Judge calls ex-Dunbarton selectman a ‘dangerous, manipulative predator’

  • Merton Mann is led away after closing arguments at his trial on Wednesday, May 22, 2019 at Superior Court in Concord. GEOFF FORESTER

  • Merton Mann after closing arguments at his trial on Wednesday, May 22, 2019 at Superior Court in Concord. GEOFF FORESTER

  • Merton Mann listens to closing arguments at Merrimack County Superior Court in May GEOFF FORESTER / Monitor file

  • Merton Mann

Monitor staff
Published: 7/22/2019 5:06:06 PM

No amount of time in prison will reduce the threat that convicted sex offender Merton Mann poses to society, a Merrimack County judge said Monday.

“I can’t think of a better example of someone who needs to be isolated from society – and permanently isolated from society,” Judge John Kissinger Jr. said during Mann’s sentencing on 21 sexual abuse-related charges.

“Mr. Mann could be 100 years old and could still represent a threat,” Kissinger continued. “He is a dangerous, manipulative predator.”

Kissinger delivered his remarks from the bench Monday before sentencing Mann, now 75, to 20-40 years in prison for molesting two children when they were 5 years old and for sending nude photos to a 15-year-old as recently as last year. Mann also faces an additional 10 to 20 years of incarceration if he violates the conditions of his sentence to include a no-contact order prohibiting communication with the victims. He must register as a sex offender for life.

In late May, a jury convicted Mann, a former Dunbarton selectman, of nine counts of aggravated felonious sexual assault and seven counts of felonious sexual assault. He was sentenced on those 16 charges Monday, in addition to five counts of indecent exposure, which he pleaded guilty to at the start of the hearing in Merrimack County Superior Court.

Assistant Merrimack County Attorney Joe Cherniske called Monday “a day for justice” for the three victims whose lives were forever changed by “a sexual predator.”

What began as a typical day of kindergarten for two of the boys on April 4, 2007, ended with one of their mothers calling Dunbarton police to report that Mann – who then held the elected position of selectman – had molested her child in the town. The investigation continued on and off for nearly 11 years until 2018, when both boys disclosed for the first time the full extent of the abuse to a forensic interviewer at the Merrimack County Advocacy Center in Concord.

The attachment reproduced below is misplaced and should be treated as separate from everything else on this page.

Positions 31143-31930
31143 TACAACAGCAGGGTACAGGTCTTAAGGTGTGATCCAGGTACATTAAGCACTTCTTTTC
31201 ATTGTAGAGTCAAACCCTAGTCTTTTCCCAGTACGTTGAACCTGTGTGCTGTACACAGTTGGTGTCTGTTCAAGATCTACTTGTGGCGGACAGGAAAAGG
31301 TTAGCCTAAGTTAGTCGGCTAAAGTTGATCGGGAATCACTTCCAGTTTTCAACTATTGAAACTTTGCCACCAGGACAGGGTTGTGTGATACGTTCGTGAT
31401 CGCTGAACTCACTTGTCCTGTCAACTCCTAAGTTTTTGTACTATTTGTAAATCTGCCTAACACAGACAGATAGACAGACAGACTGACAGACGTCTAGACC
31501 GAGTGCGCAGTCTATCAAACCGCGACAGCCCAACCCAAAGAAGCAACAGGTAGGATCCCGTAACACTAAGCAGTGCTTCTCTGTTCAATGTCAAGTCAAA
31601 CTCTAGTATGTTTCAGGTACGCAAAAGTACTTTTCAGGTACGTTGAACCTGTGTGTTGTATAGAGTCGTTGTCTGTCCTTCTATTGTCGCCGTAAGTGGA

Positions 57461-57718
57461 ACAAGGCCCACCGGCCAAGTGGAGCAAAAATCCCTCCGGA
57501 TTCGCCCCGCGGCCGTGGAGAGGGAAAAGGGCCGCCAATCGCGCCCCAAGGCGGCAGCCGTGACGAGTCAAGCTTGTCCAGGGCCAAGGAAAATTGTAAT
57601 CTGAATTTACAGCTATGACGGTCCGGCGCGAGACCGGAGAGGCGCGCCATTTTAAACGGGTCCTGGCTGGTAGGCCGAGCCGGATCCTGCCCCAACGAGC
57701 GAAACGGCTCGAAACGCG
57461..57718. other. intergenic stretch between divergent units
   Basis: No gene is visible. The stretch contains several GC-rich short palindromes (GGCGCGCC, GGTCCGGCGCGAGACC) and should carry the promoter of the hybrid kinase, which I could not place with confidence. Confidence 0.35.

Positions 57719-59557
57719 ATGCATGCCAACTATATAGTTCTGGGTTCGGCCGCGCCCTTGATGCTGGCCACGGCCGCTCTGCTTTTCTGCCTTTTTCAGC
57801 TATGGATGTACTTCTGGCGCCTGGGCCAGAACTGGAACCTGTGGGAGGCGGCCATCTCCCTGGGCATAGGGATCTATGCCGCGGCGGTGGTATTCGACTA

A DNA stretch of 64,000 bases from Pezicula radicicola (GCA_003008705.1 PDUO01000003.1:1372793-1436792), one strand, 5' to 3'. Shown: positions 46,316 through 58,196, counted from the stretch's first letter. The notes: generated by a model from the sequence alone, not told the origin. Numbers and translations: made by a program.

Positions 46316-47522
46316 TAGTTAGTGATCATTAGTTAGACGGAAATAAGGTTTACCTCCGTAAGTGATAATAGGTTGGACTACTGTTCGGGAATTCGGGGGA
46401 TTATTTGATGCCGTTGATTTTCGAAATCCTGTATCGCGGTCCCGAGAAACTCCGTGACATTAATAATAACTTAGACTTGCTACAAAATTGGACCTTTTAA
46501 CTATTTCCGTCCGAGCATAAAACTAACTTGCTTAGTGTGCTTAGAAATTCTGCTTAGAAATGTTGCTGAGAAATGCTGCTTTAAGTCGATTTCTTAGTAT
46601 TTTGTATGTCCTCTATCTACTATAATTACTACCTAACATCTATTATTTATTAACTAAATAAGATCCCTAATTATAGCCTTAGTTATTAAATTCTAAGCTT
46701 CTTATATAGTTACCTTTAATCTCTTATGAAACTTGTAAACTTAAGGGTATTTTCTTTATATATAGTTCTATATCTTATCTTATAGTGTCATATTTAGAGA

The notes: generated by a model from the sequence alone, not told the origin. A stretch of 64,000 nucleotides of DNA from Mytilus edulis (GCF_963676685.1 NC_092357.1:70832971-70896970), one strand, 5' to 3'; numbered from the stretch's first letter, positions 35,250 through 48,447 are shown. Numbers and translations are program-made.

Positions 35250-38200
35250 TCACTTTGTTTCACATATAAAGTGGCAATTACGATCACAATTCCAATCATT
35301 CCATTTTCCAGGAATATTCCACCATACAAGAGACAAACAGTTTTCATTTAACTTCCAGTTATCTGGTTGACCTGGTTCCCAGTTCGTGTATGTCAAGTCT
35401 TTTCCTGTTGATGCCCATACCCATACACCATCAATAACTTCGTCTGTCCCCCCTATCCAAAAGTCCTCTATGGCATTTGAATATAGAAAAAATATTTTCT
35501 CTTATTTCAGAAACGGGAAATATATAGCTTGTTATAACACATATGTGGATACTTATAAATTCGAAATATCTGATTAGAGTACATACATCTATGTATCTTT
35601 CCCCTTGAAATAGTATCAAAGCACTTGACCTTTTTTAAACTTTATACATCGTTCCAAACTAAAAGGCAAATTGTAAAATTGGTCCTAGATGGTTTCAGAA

Jurors found that Mann began abusing one of the boys before that April, including on car rides between Dunbarton and Hooksett. Prosecutors said during the trial that Mann tried to normalize the sexual abuse, first by showing the boy a pornographic film and then “replicating” the acts in it.

Mann repeatedly told the 5-year-old to never speak of what they were doing, the now-teenager testified.

Cherniske said Monday that Mann used the boys “for his own twisted gratification.”

“He hurt them and he manipulated them,” Cherniske continued.

The victims did not provide statements Monday; however, one of the boy’s mothers spoke on the family’s behalf and the parents of the 15-year-old submitted a written statement that was read aloud.

The mother of a now-teenager assaulted by Mann in 2007 said no sentence will ever be enough to fully articulate what Mann stole from her son.

“He fought and fought to be normal – and to just feel okay,” she said as her son looked on from the front row. “He will never be without this burden.”

She said the best her son can do today is manage the symptoms of post-traumatic stress disorder. He has battled insomnia and depression and is anxious in the presence of older men, she noted.

As prosecutors called for what amounts to a life-sentence for Mann, defense attorneys asked the judge to consider a 10-year maximum sentence.

“We must consider what he’s been convicted of in the context of what other people do in society,” public defender Catherine Flinchbaugh said.

She noted that trial testimony did not include evidence of physical injuries, torture or unlawful restraint and explained that the abuse did not continue over a period of years or more.

“I understand that the focus of this hearing thus far has been on the three victims, but Merton is a human being and he is deserving of a sentence that recognizes that fact,” Flinchbaugh said, noting that rehabilitation is a key component of sentencing.

Conversely, rehabilitation was not the focus of county prosecutors’ sentencing recommendation.

“What type of treatment and rehabilitation could possibly be enough for your honor to feel that the public is safe?” Cherniske said to Kissinger, noting that Mann was 75 years old in 2018 and yet still texting a 15-year-old boy for sexual gratification. “No amount of rehabilitation will make the defendant safe.”

Kissinger ultimately agreed with prosecutors, calling Mann’s conduct “outrageous.”

“He is bright, capable and had standing in the community, and he abused his position in the community to manipulate these victims to his own selfless ends,” Kissinger said.

Mann chose not to address the court on Monday. Flinchbaugh said during the hearing that Mann maintains his innocence on the 16 felony sexual assault charges.

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